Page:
I put in a good deal of effort and got out a framework that slowly increased my output at work, my understanding at home, and my patience under stress.
No road to Damascus here, just compounding interest over the months since I finished the book. I recommend it based on that.
By the time most people get to 25, this is mind-blowingly obvious. Yet for me it was profound...
ADDED: I remember feeling compelled to get out a highlighter while reading both of these books (so many gems). Unfortunately, they're in storage, so won't be able to share the things that really stood out. However, there are excellent summaries of both books online if anyone is interested.
In either case, it's likely that "highly effective people" will have acquired a number of different habits...but maybe our grandchildren will find interest in the comparison.
The best tools and information don't always cost money, but sometimes they do.
OR, for free, at your local public library 
It's not free.
It's a copy that you and others in your area had purchased for you, by your local library, with money collected through the tax mechanism.
Yes, technically someone - whether a donor or taxpayers - had to buy the book, construct the building, fund ongoing operations, and so on. But any of your tax money that you might have paid for this is a sunk cost - there's no additional user fee you pay in order to take out Seven Habits (or any other book).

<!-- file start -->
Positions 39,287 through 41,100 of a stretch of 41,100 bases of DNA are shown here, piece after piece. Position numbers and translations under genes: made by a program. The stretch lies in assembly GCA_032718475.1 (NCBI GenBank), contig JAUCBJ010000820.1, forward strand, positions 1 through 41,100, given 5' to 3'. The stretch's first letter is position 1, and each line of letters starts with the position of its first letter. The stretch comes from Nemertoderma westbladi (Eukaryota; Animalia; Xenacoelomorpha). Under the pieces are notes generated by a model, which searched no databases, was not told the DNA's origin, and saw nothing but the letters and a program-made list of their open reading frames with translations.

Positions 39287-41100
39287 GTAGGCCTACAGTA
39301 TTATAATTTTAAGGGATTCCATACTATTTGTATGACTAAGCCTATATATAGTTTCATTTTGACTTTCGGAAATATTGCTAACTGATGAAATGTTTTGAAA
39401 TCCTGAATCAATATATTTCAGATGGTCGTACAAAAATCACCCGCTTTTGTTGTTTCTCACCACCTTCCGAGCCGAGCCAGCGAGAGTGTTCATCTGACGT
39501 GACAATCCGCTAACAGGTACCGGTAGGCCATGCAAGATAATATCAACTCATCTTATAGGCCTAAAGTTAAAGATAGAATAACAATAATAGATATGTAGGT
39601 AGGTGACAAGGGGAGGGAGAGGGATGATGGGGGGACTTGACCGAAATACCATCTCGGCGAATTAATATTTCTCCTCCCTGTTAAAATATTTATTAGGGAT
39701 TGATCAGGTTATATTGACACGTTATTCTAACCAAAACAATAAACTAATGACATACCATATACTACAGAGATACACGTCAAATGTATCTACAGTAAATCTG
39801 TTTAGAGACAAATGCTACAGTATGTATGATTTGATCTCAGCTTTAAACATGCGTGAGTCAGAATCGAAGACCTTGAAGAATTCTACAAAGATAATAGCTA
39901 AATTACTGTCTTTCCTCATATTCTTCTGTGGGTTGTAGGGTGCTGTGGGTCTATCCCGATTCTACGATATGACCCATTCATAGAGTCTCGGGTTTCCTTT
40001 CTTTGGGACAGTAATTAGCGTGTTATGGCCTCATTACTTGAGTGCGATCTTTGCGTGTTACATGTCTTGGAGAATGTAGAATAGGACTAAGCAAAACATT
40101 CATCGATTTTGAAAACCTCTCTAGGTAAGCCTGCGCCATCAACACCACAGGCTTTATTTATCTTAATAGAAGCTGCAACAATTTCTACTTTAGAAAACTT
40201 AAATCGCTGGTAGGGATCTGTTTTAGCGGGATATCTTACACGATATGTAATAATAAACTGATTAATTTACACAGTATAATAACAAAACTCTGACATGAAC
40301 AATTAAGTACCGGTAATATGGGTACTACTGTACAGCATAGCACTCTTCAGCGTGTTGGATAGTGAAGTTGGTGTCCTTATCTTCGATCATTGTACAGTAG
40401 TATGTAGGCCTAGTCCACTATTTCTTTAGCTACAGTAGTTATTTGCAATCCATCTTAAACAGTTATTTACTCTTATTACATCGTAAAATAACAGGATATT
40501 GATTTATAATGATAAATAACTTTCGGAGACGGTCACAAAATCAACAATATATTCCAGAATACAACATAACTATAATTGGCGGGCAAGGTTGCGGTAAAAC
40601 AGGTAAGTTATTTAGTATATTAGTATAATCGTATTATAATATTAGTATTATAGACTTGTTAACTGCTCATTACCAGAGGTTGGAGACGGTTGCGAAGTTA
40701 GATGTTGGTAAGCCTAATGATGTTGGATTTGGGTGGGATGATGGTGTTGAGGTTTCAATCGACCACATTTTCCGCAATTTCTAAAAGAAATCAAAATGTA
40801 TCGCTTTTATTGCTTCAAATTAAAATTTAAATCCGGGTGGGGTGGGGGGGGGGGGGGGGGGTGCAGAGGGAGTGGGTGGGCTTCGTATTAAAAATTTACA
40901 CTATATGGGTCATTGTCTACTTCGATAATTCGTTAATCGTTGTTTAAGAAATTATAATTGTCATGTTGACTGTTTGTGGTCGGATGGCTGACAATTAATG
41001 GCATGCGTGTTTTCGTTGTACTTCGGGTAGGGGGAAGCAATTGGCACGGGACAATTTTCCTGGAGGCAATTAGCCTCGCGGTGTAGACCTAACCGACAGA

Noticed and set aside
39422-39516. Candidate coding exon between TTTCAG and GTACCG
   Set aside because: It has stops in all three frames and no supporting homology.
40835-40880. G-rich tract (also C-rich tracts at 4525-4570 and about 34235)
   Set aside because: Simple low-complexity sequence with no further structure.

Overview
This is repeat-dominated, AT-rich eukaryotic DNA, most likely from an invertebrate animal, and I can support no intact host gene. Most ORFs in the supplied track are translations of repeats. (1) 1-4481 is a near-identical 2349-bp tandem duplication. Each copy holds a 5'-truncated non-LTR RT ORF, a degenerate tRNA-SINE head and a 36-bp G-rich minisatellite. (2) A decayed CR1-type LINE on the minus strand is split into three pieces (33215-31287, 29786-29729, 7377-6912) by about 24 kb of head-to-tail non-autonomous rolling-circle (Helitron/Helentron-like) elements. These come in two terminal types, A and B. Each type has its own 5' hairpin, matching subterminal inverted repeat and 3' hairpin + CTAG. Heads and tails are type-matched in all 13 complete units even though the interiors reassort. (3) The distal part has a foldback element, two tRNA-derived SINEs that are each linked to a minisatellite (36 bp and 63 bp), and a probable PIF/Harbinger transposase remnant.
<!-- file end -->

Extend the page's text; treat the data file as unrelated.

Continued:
No taxes involved.
His association with Darl McBride (of SCO vs. IBM lawsuit fame) doesn't particularly impress me either, in the "judge 'em by the company they keep" sense. https://en.wikipedia.org/wiki/Darl_McBride
Covey took an obscure term from psychology and rather utterly changed its meaning. "Responsive" or "anticipatory" work fine. http://www.merriam-webster.com/dictionary/proactive
Covey's book is decent. It's by no means the best. The truths it speaks are pretty obvious.
And I suppose this is my own take to his principle #2.
Think of all the simple and obvious things we read, write and discuss every day: "find customers before building a product", "don't solve problems you don't have yet", "write tests first before writing code".
These are all "simple and obvious" but you couldn't possibly derive any value from reading only those statements without any discussion or analysis of what they really mean.
Likewise, if we take the stuff Covey says about being "principle centred". Reduced to it's simplest summary this says "base your character on unchanging principles to avoid fluctuations". So simple it's basically axiomatic: of course if you base something on an unchanging foundation, it will be less subject to change than if you didn't.
But without his discussion about what the other options are, what it means to be centred in money, self, family, work etc. you don't have a good enough reference point to judge what action you would need to take in order to change your attitude, behaviour or character.